Italy Is Just the Latest Country to Paint a Pretty Face on Fascism

Pier Marco Tacca/Getty
Pier Marco Tacca/Getty

Italy is providing the latest example that lipstick and a feminine touch can help sanitize and mainstream fascism.

Giorgia Meloni, the 45-year-old leader and co-founder of the Brothers of Italy Party, is set to become the country’s prime minister a month before the 100th anniversary of the infamous March on Rome that led to Mussolini’s fascist rule.

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But unlike the jackbooted Il Duce, Meloni’s rise to power offers no bombastic displays of machismo.

Meloni wears warm pastel colors, rocks sneakers, is deeply inspired by Lord of the Rings (for all the wrong reasons), and flashes a charming smile in front of the camera. She presents as just a passionate Italian mother, promising Italians, “We won't betray your trust. We are ready to lift Italy up.”

In her own words: “I am Giorgia, I am a woman, I am a mother, I am Italian, I am Christian.”

<div class="inline-image__caption"><p>Giorgia Meloni delivers a speech on September 23, 2022 at the Arenile di Bagnoli beachfront location in Naples, southern Italy, during a rally closing her party's campaign for the September 25 general election.</p></div> <div class="inline-image__credit">ANDREAS SOLARO/Getty</div>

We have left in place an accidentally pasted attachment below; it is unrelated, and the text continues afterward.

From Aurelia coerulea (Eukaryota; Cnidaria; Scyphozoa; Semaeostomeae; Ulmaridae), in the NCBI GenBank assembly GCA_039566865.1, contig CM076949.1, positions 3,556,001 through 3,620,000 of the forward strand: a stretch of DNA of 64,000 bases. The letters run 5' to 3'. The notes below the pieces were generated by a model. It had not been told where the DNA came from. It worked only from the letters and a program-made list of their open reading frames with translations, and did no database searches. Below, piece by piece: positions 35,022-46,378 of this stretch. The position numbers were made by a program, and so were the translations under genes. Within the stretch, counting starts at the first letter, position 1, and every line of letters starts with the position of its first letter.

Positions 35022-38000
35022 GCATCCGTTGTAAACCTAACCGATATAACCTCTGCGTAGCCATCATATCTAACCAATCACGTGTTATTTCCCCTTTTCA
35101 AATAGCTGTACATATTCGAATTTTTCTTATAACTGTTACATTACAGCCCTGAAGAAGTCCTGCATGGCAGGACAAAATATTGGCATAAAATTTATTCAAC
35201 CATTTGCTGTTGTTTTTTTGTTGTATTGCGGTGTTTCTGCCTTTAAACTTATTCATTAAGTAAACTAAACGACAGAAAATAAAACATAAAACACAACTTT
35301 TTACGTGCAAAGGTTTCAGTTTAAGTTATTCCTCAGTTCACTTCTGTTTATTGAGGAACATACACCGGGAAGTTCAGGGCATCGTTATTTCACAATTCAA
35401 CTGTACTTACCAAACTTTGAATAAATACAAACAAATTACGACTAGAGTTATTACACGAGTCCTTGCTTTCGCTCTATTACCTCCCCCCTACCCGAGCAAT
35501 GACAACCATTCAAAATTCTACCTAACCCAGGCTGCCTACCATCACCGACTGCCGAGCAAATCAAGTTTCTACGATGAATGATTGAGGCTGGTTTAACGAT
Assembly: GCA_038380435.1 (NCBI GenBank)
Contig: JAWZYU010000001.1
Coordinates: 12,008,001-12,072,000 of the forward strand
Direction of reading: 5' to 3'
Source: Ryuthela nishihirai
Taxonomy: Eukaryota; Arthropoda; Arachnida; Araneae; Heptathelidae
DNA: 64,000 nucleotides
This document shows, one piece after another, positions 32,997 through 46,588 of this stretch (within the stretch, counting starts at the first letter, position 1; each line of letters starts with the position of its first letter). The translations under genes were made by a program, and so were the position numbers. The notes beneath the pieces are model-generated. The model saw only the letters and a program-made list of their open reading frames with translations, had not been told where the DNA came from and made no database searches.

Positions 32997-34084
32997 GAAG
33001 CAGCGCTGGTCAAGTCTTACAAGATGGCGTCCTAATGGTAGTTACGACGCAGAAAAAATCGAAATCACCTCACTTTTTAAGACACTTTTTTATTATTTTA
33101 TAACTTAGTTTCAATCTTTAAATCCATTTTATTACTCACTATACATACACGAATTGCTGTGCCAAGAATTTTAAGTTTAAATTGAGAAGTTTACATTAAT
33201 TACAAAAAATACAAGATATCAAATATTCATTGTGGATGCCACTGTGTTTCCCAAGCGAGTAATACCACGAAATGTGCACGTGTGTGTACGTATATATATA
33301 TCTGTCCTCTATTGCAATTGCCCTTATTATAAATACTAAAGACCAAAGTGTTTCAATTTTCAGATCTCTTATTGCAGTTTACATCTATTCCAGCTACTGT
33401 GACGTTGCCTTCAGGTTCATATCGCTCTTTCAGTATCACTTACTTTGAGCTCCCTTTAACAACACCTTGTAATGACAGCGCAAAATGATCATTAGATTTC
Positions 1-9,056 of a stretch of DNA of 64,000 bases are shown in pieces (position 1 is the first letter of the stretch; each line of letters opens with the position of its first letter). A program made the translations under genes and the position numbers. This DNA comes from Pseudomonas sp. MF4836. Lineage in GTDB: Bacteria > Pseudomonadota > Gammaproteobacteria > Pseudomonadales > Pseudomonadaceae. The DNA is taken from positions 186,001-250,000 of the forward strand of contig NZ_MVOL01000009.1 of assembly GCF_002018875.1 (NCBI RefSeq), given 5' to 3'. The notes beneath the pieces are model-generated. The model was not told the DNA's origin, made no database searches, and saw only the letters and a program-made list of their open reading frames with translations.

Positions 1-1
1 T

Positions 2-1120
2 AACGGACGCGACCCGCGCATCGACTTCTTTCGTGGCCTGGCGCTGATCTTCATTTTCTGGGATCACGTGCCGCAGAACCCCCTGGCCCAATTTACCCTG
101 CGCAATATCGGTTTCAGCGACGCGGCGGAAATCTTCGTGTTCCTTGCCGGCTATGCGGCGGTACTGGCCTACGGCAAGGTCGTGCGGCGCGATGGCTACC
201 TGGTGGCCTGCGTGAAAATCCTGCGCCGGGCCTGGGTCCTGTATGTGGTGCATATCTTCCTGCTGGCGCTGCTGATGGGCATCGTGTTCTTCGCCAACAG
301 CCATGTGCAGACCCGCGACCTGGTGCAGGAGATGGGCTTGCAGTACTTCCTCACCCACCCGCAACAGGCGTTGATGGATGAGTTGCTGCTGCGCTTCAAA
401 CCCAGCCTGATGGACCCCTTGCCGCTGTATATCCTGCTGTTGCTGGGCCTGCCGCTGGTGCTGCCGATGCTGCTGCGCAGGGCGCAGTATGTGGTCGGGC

Giorgia Meloni delivers a speech on September 23, 2022 at the Arenile di Bagnoli beachfront location in Naples, southern Italy, during a rally closing her party's campaign for the September 25 general election.


She’s also proof that women can spout hateful, far-right rhetoric just as well, if not better, than men. Everything is coming full circle in Western politics, as the authoritarian playbook of the 20th century is getting a glossy, feminine reboot in 2022.

It’s worth noting that Meloni’s neo-fascist party was created as the heir to the Italian Social Movement (MSI), which was formed after the dissolution of the National Fascist Party. This was no accident. In her youth, Meloni was a youth activist for MSI. At the age of 19, she praised Mussolini as a “good politician, in that everything he did, he did for Italy.” This apparently includes aligning his country with genocidal Nazis in World War II.

However, that small mistake didn’t stop Meloni from borrowing his motto, “God, Fatherland, Family,” for her own party—nor did it stop her from parroting anti-semitic conspiracy theories about the “deep state” run by George Soros and Jewish “globalists,” or promoting her version of the white supremacist “replacement theory” by demonizing immigrants of color and Muslims for allegedly invading, replacing, and weakening Italian civilization.

“I think there is a deliberate plan to erase everything that identifies us: culture, Nation, family are under attack,” Meloni said.